- Black basses: Lake Tyler West has shown the potential to produce trophy-sized fish and has been a popular destination for tournament angling interests. Florida strain largemouth bass were stocked in Lake Tyler in 1997 and 1998. These stockings have successfully established and maintained Florida bass genes in the population. The percent Florida Bass alleles increased substantially from 9% in 1996 (pre-stocking) to 43 % in 2003. The percentage of pure Florida bass has continued to increase from 3% in 2001 to 7% in 2003. Electrofishing catch rate of stock size largemouth bass (43 fish/hour) was similar to that found in previous years. Overall catch rate (88 fish/hr) was similar to that in 1993, 1996, and 1999 but is below the unusually high catch rate (212 fish/hr) observed in 2001. Proportional stock density (PSD) was 33, slightly below the target range of 40-70. Mean relative weight (Wr) was 95 or above for most size classes and was indicative of adequate prey availability. Growth rates were excellent with most fish reaching minimum legal length (14 inches) during their third growing season.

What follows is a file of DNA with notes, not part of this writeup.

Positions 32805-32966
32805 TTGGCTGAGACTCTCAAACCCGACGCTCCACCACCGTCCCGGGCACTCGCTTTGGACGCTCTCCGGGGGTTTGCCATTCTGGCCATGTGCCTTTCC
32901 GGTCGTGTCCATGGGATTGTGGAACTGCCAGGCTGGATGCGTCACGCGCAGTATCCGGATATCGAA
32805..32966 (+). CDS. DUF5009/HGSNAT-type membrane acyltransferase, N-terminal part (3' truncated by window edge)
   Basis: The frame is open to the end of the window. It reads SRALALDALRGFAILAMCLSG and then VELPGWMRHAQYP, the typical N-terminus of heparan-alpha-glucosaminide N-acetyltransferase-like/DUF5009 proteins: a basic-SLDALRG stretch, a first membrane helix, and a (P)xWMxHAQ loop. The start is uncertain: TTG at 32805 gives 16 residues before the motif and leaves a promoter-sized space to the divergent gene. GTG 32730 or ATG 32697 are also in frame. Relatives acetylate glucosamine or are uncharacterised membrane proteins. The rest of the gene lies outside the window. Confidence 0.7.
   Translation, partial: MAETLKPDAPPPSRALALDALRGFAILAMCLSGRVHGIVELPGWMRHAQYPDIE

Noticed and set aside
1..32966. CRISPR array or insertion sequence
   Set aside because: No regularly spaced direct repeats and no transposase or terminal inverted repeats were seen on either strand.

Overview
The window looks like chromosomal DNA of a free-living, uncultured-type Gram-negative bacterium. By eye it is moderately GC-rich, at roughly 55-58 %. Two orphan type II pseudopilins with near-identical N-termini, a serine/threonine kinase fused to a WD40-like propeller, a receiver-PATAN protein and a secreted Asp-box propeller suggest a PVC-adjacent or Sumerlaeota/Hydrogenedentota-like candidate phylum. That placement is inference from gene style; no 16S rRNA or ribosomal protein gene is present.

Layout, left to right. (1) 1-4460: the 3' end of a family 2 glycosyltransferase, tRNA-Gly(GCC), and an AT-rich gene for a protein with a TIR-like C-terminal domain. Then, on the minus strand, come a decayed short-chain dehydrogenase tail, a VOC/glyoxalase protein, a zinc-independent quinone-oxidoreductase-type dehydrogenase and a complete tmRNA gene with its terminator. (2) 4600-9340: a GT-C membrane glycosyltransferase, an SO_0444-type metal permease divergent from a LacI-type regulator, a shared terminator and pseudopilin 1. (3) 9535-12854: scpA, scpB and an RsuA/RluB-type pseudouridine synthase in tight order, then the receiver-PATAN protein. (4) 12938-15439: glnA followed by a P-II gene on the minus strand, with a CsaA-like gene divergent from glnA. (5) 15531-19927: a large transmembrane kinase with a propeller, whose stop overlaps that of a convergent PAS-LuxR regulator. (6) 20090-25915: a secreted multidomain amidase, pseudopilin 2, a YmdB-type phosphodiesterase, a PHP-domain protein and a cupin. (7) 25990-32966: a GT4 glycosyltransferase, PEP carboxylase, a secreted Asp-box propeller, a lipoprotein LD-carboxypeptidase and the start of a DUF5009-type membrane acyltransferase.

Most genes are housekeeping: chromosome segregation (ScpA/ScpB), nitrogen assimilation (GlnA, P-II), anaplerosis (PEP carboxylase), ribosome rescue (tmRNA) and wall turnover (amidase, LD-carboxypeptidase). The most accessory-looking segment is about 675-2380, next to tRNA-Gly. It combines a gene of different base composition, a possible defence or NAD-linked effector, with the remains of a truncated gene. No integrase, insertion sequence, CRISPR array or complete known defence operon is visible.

- Crappie: Both white crappie and black crappie were collected in 2003. Trap net catch rate of white crappie (2.2 fish/net-night) in 2003 was lower than in 1999 (4.0 fish/net night) but was equivalent to that in 1996. Black crappie catch rate (2.0/net-night) was 3 times higher in 2003 than in 1996 or 1999 (0.6 fish/net-night). Catch rate of both species combined was similar to that in previous years and size distribution remains acceptable. Legal-length (>10 inch) fish accounted for 41% of all crappie sampled. Mean Wr of legal-length crappie was below optimal for both species, but may improve due to the increased availability of threadfin shad noted in fall 2003. Growth of both species was very good with most individuals reaching harvestable length during their third growing season.